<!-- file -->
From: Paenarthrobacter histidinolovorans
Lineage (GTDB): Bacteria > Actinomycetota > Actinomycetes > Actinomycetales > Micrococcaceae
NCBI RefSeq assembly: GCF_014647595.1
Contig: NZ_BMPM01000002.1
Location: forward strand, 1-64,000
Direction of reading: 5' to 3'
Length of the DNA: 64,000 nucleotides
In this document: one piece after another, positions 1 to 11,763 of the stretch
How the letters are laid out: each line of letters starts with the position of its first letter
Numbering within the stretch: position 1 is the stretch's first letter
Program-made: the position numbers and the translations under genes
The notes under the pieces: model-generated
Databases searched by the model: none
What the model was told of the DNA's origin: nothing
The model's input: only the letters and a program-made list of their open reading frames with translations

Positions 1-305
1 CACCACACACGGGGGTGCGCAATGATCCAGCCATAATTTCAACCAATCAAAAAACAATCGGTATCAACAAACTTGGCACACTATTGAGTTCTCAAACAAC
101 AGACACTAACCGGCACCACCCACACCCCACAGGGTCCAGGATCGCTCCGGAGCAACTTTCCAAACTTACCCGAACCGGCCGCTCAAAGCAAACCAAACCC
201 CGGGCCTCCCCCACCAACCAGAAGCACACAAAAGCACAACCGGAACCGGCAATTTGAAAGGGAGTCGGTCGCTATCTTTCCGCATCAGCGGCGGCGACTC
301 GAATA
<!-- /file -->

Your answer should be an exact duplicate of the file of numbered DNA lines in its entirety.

From: Paenarthrobacter histidinolovorans
Lineage (GTDB): Bacteria > Actinomycetota > Actinomycetes > Actinomycetales > Micrococcaceae
NCBI RefSeq assembly: GCF_014647595.1
Contig: NZ_BMPM01000002.1
Location: forward strand, 1-64,000
Direction of reading: 5' to 3'
Length of the DNA: 64,000 nucleotides
In this document: one piece after another, positions 1 to 11,763 of the stretch
How the letters are laid out: each line of letters starts with the position of its first letter
Numbering within the stretch: position 1 is the stretch's first letter
Program-made: the position numbers and the translations under genes
The notes under the pieces: model-generated
Databases searched by the model: none
What the model was told of the DNA's origin: nothing
The model's input: only the letters and a program-made list of their open reading frames with translations

Positions 1-305
1 CACCACACACGGGGGTGCGCAATGATCCAGCCATAATTTCAACCAATCAAAAAACAATCGGTATCAACAAACTTGGCACACTATTGAGTTCTCAAACAAC
101 AGACACTAACCGGCACCACCCACACCCCACAGGGTCCAGGATCGCTCCGGAGCAACTTTCCAAACTTACCCGAACCGGCCGCTCAAAGCAAACCAAACCC
201 CGGGCCTCCCCCACCAACCAGAAGCACACAAAAGCACAACCGGAACCGGCAATTTGAAAGGGAGTCGGTCGCTATCTTTCCGCATCAGCGGCGGCGACTC
301 GAATA